This is about chapter 6 of “Good to Great” and it is called “A Culture of Discipline”.
In every new company is a seed of creativity and a sense of entrepreneurial spirit. Bold moves are made and if success comes, the company grows. This growth triggers problems however. It is much more difficult to control a growing company and soon things start to go wrong. This is perfectly normal.
The most common reaction is to bring the company back into control. This is accomplished by hiring people to enforce process and to manage the day to day business more tightly. As a result, the company is controlled but ultimately loses its early energy to innovate and take risk.
It is common at this stage for the originating members to become disillusioned and eventually leave. As in other company, this is true with Citrix as well. What is more uncommon is for the company to keep the young seed alive.
The Good to Great research team found a pattern that allowed the company to remain intact. Some companies kept this initial energy going. The premise is that with great freedom comes great responsibility. A company will trust its employees with freedom but must also expect that the employees will act in a responsible way.
It is key that the company hire people that are self-reliant and self-disciplined. The business needs people that can not only be trusted but also can be viewed as having their own guidance that will fit well with the company’s hedgehog concept. They have to understand that the two go together and that the cost of freedom is the ability to do the right thing.
What is the right thing? Well, the simple answer lies within following the hedgehog concept closely. It also implies thinking clearly and thinking openly. It is difficult to balance creativity and risk with a strong sense of responsibility. Life is like that. Once you get that balance however, there is a sense of control that cannot be surpassed.
It is important to note that discipline does not imply a dictatorship. It is more about self-discipline than controlling other people.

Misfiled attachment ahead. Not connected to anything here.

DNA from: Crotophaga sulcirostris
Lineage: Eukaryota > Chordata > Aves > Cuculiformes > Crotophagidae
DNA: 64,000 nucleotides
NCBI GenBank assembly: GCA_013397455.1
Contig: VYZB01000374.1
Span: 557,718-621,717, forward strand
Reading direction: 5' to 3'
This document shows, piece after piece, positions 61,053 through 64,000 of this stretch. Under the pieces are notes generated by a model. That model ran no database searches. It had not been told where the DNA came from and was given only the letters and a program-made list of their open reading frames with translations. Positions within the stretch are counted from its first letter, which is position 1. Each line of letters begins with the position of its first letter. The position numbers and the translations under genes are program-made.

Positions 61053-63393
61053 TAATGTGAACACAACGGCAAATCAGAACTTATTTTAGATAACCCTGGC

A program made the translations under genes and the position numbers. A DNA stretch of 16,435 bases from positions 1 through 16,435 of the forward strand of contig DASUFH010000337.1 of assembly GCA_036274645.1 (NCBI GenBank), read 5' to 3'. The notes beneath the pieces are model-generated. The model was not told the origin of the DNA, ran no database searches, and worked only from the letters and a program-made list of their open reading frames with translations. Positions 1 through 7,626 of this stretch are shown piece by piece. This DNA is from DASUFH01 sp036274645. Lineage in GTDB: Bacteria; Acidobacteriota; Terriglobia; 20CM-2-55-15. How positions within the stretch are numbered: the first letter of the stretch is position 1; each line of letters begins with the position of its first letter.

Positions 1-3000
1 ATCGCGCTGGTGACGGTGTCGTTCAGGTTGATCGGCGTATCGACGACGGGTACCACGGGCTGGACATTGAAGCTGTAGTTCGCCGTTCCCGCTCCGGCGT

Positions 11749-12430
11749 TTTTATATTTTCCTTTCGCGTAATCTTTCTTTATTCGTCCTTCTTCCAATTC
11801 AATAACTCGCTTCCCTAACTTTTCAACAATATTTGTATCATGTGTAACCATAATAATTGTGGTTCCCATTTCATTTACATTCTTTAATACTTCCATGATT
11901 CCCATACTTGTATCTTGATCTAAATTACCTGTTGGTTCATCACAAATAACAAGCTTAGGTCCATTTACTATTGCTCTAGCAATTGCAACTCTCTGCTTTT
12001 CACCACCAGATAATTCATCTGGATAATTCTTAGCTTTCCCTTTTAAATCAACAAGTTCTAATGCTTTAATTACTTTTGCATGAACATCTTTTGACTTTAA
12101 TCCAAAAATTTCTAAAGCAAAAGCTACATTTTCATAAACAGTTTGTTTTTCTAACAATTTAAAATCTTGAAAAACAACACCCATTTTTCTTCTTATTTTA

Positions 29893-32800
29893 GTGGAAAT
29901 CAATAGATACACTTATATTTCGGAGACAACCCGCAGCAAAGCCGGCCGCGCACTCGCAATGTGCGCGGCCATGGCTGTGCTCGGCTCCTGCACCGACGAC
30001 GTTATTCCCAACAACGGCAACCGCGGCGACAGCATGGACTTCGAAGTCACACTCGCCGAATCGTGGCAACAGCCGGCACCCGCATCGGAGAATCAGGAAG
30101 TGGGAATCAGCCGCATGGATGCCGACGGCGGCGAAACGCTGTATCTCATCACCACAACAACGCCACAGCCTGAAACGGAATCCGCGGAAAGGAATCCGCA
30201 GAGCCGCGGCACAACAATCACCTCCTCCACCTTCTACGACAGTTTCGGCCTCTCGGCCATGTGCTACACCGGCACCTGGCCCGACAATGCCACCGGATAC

Successful companies are going to build frameworks that guide many actions but when it comes to the things that can change quickly, that responsibility will lie with the employee. The book gives an example of an airline that has lots of rules about the operation of the planes. The pilot is expected to follow all the rules for the sake of safety. However, the pilot is given the freedom to decide on highly variable environments. In the case, the weather might be terrible and make the pilot decide whether or not to land. It is not a process decision but rather the pilot. This makes sense because process cannot anticipate every situation and the pilot is likely to have the best data on what to do in such a situation.
Another key point is that disciplined action comes after acquiring disciplined people and thought. All three conditions should be there in order to make sure the company fulfills its concept.
It is the role of the Level 5 leader to build the culture of discipline. This would largely be acquired by trusting people and by example from all levels.
It takes a great deal of discipline to focus on the hedgehog concept instead of being tempted by the latest fad or potential acquisition. It is like the mind wants to be a fox when the truth is that being a hedgehog is much more healthy for everyone involved.
A concept worth respecting is the idea of “stop doing it”. Success is based on both action and stopping negative action. This is an awareness thing that means that you have to realize that you are doing something wrong first. Once realized for what it is, it should be much easier to melt away this bad habit.
Budgeting for correct action means to drop the incorrect ones. Again, this is defined by the hedgehog concept. Once unfunded, the incorrect action is destined to go away. Some companies find themselves in the wrong business and have the guts to drop the old business for a new one. As usual, this means that it has to fit in the philosophy of the company’s hedgehog concept.
I see this mostly as a means of following through with the hedgehog concept. Without discipline at the employee level, the company is much more likely to become a bureaucracy. It makes sense that “Good to Great” companies would be run much more efficiently with less hierarchy and wasted imposed control.
Freedom and discipline. That’s what you need to be great.